Why now? Who is behind it? Who is participating?
Well here’s an odd thing. Everyone agrees that the application of nanotechnology to water is a good thing, but no one has any money to fund a project, so many of the projects that have been discussed over the past year are still sitting on the launch pad. One of the reasons for this is that governments and companies around the world have not yet made the connection between nanotechnology and water, and as such there are no funds being made available specifically for this area.
NanoWater is an initiative designed to bring together the nanotechnology community with the water industry, to find common ground. This is something that the European NanoBusiness Association did with the Textiles industry at EuroNanoTex, and a number of fruitful collaborations have already emerged. We are not demanding government handouts before we start to do anything; we are starting by determining whether the water industry can benefit from nanotechnology. As with any other technology, if there is a Dollar, a Euro or a Yen to made, then we’ll see widespread adoption.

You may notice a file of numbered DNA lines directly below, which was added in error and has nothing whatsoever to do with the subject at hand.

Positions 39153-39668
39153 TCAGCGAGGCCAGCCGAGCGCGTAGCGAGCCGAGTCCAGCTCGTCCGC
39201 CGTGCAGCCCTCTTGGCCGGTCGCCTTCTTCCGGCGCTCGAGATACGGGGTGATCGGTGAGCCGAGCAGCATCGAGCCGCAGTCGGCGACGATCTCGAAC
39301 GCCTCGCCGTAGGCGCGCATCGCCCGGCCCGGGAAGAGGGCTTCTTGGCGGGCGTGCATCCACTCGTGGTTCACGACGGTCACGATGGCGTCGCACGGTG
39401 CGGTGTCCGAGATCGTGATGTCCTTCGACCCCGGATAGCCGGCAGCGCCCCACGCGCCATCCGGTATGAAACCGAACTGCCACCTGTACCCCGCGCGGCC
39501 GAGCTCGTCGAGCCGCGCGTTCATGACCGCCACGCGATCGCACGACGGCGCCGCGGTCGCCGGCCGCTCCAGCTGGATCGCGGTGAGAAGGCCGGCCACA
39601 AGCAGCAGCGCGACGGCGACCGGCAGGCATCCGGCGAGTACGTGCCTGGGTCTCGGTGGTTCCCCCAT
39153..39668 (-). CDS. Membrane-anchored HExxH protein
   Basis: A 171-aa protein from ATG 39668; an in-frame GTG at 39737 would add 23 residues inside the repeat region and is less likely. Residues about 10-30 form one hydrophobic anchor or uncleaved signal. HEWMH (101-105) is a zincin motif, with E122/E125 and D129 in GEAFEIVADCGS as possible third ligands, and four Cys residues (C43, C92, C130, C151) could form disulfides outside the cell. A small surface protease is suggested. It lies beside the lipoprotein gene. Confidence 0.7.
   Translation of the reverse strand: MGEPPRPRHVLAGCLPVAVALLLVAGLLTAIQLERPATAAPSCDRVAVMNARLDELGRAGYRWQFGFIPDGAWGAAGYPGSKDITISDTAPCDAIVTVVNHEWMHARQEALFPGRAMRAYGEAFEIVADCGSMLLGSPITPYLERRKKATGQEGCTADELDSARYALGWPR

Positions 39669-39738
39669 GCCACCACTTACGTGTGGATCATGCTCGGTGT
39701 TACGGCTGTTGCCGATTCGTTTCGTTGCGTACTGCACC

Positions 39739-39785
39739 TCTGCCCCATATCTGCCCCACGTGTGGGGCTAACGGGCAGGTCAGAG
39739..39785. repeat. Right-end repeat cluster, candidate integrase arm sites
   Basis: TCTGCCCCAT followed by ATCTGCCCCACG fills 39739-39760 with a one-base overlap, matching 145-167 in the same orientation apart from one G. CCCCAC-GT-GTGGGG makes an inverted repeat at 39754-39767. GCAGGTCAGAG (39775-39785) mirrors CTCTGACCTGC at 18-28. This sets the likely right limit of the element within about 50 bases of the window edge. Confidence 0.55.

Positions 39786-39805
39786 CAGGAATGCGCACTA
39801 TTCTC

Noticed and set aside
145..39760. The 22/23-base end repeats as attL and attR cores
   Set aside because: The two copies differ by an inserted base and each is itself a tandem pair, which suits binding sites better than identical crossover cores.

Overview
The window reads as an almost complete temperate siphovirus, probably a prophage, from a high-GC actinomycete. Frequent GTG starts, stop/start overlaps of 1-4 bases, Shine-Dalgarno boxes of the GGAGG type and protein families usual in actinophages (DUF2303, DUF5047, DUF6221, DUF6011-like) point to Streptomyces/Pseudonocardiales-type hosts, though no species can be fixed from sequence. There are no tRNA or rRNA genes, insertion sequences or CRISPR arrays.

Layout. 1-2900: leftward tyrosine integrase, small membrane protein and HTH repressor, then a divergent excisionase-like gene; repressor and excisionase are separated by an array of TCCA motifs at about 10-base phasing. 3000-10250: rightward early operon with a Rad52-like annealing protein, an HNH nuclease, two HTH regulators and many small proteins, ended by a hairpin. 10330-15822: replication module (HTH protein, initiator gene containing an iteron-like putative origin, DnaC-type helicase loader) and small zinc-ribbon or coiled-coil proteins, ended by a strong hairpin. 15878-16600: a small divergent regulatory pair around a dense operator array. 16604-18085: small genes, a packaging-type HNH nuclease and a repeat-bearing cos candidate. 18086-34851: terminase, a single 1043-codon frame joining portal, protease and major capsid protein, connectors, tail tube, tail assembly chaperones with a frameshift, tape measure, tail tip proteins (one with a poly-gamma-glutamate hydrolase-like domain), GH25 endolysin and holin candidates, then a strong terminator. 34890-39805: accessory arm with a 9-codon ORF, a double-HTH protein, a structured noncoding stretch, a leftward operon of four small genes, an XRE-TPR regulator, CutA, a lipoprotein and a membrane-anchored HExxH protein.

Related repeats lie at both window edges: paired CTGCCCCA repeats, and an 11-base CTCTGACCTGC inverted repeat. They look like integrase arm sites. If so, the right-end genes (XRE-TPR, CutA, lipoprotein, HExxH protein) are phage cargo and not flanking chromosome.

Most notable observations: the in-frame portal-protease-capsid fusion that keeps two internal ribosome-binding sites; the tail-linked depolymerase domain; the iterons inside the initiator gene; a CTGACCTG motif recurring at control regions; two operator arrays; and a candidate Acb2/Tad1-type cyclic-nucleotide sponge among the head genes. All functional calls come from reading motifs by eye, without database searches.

By bringing nanotechnology to Europe’s largest water industry trade show, we hope to find out where the economic sweet spot is. If we can drive down the cost of water treatment or desalination by a just few percent, the effects will be widespread and global. We are very close to the tipping point, and NanoWater is designed to give the industry the nudge it needs.
How does our understanding of nanoscale phenomena relate to more and cleaner drinking water?
Nanofiltration technologies are well-established, and in recent years have seen a large number of developments offering improved systems.
Improvements in filtration technologies, especially with regard to increasing throughput, improving selectivity and reducing clogging, could have a major impact on the economics of existing filtration applications for both liquids and gases, and create new capabilities with enormous value for major industries such as the pharmaceutical sector, or even the power generation industry (sequestration of CO2, for example).